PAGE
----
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May 21 – 26, 2017
Beijing International Convention Center
Asia/Shanghai timezone

SciFi - A large Scintillating Fibre Tracker for LHCb

May 23, 2017, 4:30 PM
18m
Room 305C (Beijing International Convention Center)

Room 305C

Beijing International Convention Center

No.8 Beichen Dong Road, Chaoyang District, Beijing P. R. China 100101
oral Experimental detector systems R2-Experimental detector systems(3)

Speaker

Ulrich Uwer (H)

Description

The LHCb detector will be upgraded during the Long Shutdown 2 (LS2) of the LHC in order to cope with higher instantaneous luminosities and to read out the data at 40MHz using a trigger-less read-out system. The current LHCb main tracking system, composed of an inner and outer tracking detector, will not be able to cope with the increased particle multiplicities and will be replaced by a single homogenous detector based on scintillating fibres. The new Scintillating Fibre (SciFi) Tracker covers a total detector area of 340 m2 and should provide a spatial resolution for charged particles better than 100 µm in the bending direction of the LHCb spectrometer. The detector will be built from individual modules (0.5 m × 4.8 m), each comprising 8 fibre mats with a length of 2.4 m as active detector material. The fibre mats consist of 6 layers of densely packed blue emitting scintillating fibres with a diameter of 250 µm. The scintillation light is recorded with arrays of state-of-the-art multi-channel silicon photomultipliers (SiPMs). A custom ASIC will be used to digitize the SiPM signals. Subsequent digital electronics performs clustering and data-compression before the data is sent via optical links to the DAQ system. To reduce the thermal noise of the SiPM in particular after being exposed to a neutron fluence of up to 10$^{12}$ $n_{eq}$ /cm$^2$, expected for the lifetime of the detector, the SiPMs arrays are mounted in so called cold-boxes and cooled down by 3D-printed titanium cold-bars to -40$^o$ C. The production of fibre mats and modules is in full swing: fibre mats are being produced in four production centers and being assembled at two sites. In parallel the readout electronics is finalized and its series production is prepared. The detector installation is foreseen to start end of 2019. The talk will give an overview of the detector concept and will present the experience from the series production complemented by most recent test-beam and laboratory results.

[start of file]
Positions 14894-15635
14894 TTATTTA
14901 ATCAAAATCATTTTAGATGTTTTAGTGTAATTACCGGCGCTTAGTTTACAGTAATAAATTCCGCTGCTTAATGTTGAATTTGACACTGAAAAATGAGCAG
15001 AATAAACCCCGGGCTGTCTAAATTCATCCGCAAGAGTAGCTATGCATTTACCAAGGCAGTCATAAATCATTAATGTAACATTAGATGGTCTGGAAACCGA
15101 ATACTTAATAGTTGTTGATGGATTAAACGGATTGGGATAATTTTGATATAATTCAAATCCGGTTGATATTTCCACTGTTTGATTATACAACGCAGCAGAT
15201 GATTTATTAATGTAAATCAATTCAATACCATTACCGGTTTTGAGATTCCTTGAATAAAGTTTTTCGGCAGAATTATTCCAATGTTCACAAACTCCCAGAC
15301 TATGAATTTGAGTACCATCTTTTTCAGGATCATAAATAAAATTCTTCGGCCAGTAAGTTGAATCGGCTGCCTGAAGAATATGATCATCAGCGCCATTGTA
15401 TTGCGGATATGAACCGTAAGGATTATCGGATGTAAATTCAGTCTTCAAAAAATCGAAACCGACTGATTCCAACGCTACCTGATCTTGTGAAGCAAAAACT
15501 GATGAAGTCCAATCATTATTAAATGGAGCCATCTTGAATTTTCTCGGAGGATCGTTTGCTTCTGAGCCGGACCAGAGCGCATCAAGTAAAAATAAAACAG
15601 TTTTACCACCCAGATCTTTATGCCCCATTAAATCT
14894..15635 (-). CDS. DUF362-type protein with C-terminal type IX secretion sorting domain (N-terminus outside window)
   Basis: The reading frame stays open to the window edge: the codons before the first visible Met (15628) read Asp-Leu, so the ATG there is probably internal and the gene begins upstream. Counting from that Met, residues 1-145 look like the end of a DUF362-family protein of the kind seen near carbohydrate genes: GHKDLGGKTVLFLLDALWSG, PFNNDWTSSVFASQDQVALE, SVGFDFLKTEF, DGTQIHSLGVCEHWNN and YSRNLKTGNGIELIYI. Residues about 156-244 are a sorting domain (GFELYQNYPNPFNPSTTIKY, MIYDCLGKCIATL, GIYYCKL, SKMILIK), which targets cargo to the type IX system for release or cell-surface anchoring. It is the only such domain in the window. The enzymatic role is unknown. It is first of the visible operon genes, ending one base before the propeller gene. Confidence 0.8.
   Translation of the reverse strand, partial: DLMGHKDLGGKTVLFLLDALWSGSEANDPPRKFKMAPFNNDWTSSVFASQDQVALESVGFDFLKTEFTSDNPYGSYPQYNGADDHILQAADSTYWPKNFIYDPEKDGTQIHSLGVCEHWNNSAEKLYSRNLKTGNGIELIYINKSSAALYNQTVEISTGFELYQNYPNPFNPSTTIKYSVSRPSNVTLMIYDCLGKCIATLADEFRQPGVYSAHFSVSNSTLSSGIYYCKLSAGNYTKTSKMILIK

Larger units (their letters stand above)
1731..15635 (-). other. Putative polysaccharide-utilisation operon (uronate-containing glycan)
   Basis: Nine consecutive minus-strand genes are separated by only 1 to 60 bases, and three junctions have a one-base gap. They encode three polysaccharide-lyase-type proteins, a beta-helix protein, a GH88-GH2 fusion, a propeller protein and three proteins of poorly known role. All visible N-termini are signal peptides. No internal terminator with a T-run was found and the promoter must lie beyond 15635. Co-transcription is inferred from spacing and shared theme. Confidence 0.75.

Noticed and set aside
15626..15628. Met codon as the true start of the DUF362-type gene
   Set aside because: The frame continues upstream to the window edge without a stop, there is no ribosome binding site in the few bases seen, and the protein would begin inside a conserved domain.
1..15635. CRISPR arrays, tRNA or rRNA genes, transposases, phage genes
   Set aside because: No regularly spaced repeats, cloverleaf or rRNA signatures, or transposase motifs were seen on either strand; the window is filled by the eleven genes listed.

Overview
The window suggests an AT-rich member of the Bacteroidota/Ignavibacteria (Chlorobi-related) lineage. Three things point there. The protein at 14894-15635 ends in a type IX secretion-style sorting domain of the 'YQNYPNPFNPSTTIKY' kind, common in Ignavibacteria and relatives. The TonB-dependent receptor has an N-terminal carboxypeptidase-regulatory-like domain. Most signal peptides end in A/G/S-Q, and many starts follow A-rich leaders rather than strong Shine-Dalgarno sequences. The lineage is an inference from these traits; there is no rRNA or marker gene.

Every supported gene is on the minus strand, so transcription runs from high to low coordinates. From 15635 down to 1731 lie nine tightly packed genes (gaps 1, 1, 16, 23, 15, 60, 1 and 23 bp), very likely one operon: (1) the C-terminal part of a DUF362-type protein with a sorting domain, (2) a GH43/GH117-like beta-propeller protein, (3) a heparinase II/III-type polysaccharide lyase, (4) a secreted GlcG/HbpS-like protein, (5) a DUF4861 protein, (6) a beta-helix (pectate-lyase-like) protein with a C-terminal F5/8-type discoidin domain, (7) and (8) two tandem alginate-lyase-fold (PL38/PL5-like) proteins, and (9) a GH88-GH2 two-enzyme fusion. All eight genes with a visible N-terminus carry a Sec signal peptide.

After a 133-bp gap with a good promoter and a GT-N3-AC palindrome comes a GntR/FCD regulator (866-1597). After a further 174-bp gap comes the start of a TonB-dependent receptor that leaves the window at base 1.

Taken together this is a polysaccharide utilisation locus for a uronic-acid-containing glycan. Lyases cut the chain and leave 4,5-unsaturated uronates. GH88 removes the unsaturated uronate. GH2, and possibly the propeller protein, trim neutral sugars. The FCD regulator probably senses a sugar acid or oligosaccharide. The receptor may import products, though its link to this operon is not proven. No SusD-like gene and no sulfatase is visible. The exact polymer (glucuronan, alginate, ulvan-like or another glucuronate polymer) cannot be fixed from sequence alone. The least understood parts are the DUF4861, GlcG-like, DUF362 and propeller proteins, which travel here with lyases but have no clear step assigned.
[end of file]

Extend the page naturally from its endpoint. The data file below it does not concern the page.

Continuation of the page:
Primary author

Presentation materials